Tondu Wesley Methodist church
Tondu shown within Bridgend
|OS grid reference|
|Ceremonial county||Mid Glamorgan|
|Sovereign state||United Kingdom|
Tondu lies on the A4063 from Bridgend to Maesteg, and was established in the late 18th century as a coal mining village servicing the Parc Slip Colliery. In later years, an iron works was also established, and in the 19th century, a brick works was constructed using the clay from the carboniferous coal measures to make a variety of bricks, mostly for engineering. The brick works was demolished in 1977. The association with the coal industry was also reflected in the large area office of the National Coal Board in the village and a centre for the Mines Rescue Service.
The village has several railway lines and provided access to collieries in Wern-Tarw and the Ogmore and Garw valleys, along with maintenance facilities. All were closed to passenger traffic in the 1960s. They were used extensively by coal trains until the mine closures in the 1980s. The Wern-Tarw line was disused and lifted first, followed by the Ogmore line sometime afterwards. The Garw line is disused, but still extant. During the early 1990s the Bridgend to Maesteg line was re-opened to passenger traffic and provides a service to Cardiff. Occasional steel trains run via the Margam to Tondu and Tondu to Bridgend branch lines. The Margam line is now used by the new Parc Slip opencast mine for coal. The village is served by Tondu railway station.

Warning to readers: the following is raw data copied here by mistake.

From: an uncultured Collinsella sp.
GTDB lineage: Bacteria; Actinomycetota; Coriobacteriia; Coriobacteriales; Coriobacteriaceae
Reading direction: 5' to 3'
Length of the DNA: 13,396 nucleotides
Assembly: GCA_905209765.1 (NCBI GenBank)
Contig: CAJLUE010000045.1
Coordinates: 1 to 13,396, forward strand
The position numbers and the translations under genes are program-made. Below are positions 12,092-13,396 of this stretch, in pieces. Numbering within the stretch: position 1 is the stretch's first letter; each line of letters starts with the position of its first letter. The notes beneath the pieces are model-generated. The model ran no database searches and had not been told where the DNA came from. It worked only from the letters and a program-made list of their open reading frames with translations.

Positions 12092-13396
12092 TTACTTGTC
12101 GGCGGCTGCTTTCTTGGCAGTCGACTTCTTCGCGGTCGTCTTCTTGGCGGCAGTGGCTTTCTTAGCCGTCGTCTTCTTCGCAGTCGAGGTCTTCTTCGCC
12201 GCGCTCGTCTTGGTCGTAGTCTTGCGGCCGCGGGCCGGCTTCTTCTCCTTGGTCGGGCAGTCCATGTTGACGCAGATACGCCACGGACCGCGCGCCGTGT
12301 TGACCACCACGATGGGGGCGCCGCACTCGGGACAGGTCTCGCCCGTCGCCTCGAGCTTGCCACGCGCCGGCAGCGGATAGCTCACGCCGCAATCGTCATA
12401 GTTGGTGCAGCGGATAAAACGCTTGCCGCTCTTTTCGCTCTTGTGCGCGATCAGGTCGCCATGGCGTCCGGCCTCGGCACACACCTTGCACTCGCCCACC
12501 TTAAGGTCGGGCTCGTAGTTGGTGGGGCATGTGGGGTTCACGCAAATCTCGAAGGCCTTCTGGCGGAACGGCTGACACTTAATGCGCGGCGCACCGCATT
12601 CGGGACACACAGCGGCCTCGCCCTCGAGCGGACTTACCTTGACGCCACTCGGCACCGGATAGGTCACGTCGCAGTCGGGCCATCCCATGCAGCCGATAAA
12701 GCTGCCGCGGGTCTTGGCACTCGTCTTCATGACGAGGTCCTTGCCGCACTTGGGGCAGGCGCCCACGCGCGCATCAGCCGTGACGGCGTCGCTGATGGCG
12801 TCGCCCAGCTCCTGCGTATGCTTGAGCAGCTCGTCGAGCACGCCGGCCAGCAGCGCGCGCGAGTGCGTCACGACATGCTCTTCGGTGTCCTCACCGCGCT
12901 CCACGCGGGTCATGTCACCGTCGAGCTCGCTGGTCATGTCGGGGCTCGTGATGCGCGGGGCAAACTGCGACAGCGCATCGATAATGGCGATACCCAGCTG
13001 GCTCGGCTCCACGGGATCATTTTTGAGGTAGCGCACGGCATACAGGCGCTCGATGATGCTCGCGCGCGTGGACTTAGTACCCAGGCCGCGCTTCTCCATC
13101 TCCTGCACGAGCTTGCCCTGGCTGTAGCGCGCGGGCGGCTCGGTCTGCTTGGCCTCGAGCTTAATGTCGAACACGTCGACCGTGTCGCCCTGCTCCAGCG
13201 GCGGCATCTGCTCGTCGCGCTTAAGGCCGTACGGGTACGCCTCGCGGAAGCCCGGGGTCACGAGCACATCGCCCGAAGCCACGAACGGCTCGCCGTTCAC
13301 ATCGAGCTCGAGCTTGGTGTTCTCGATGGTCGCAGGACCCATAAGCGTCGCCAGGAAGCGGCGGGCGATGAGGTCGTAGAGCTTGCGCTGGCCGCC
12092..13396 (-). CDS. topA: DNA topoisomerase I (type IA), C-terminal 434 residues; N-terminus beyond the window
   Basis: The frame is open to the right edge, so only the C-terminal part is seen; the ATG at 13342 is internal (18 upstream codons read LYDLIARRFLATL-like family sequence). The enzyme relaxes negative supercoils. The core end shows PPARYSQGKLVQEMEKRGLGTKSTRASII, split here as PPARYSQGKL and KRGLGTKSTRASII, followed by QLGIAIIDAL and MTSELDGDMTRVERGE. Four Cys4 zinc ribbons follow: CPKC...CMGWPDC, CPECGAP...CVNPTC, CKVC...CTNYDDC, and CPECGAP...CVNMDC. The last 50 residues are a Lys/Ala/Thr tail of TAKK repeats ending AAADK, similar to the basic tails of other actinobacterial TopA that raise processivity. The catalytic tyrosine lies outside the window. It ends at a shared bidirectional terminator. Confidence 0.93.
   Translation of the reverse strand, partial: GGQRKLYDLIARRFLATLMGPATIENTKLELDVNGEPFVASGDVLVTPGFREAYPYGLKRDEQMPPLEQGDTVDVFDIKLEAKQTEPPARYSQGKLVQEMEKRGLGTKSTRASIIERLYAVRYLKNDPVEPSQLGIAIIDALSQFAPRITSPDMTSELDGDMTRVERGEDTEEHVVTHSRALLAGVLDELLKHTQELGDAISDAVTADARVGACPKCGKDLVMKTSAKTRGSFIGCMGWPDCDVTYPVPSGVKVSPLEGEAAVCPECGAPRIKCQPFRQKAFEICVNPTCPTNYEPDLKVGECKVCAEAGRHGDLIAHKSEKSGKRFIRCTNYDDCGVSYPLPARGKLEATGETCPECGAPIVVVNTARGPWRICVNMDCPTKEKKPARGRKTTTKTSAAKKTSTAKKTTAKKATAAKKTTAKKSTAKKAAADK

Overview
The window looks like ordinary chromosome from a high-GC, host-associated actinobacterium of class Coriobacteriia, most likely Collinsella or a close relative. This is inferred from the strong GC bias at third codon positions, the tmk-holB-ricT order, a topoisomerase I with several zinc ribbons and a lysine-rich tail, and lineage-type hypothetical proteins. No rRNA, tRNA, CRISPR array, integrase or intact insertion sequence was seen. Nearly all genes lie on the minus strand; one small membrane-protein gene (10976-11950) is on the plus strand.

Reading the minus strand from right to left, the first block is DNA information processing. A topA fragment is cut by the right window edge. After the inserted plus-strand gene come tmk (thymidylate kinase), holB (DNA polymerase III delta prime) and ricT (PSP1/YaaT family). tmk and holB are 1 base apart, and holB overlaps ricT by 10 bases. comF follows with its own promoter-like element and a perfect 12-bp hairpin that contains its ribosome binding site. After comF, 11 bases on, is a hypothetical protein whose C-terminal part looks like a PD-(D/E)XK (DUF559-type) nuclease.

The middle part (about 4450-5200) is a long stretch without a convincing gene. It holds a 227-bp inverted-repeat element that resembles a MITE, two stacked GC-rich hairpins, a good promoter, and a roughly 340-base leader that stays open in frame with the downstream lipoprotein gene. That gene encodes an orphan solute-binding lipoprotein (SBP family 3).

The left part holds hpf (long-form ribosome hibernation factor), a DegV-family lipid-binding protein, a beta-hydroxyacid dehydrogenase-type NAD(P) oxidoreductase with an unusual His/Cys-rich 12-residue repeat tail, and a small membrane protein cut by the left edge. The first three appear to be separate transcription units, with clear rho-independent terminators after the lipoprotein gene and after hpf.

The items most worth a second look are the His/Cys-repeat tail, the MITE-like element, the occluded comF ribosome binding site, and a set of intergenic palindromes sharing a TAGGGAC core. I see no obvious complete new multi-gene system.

The River Llynfi flows alongside Tondu on its way to its confluence with the River Ogmore. The Llynfi at this point has had a history of severe pollution. Historically, the pollution started with the coal industry. The coal seams in this part of the South Wales Valleys are quite wet and the coal itself is rich in pyrites and thus also rich in sulphur. Such mine waters have a very high burden of coal and rock solids and also contain heavy metals such as nickel, iron and copper in acidic solution.
Sir Robert Price
Sir Robert Price took over leases around Tondu Farm (now Ecodysgu) previously granted to William Bryant, the liquidator of John Bedford’s business. Sir Robert had ambitions as an ironmaster and began to develop an ironworks alongside the Dyffryn Llynvi and Porthcawl Railway at Tondu in the late 1830s. He traded as the Glamorgan Coal and Iron Company. Progress was initially slow due to a trade recession in the early 1840s, but there was a revival in 1843 and the first furnace at Tondu was blown-in in 1844. The year 1843 was significant for the Tondu district as extensive reserves of black-band ironstone were discovered six miles (10 km) to the north in the Maesteg area during that year. The discovery, and an unprecedented period of growth in the iron trade during the mid-1840s, prompted Sir Robert to develop his works at Tondu and open-up the Tywith coal and ironstone mine near present-day Nantyffyllon, Maesteg. Typically for the iron trade, prices fell sharply after the short-lived boom period and, as a result, the Tondu Works struggled to survive through the early 1850s and Sir Robert Price faced bankruptcy. However, because of the progress made during the years 1843-1847, the Tondu Ironworks and associated mines formed a significant pocket of production in mid-Glamorgan with some potential. That potential was recognised by the Lancashire firm of John Brogden and Sons who bought the Tondu property in 1854. .
In February 1854 John Brogden sent his fourth son James, aged 22, to revive and run the business. In July 1854, John Brogden signed a new 99 year lease with Jane Nicholl. James rapidly reorganised and expanded the works. James rebuilt Tondu House between 1854 and 1857. In the 1861 census he said he was employing 900 men and farming 1,100 acres (4.5 km2) with 20 men.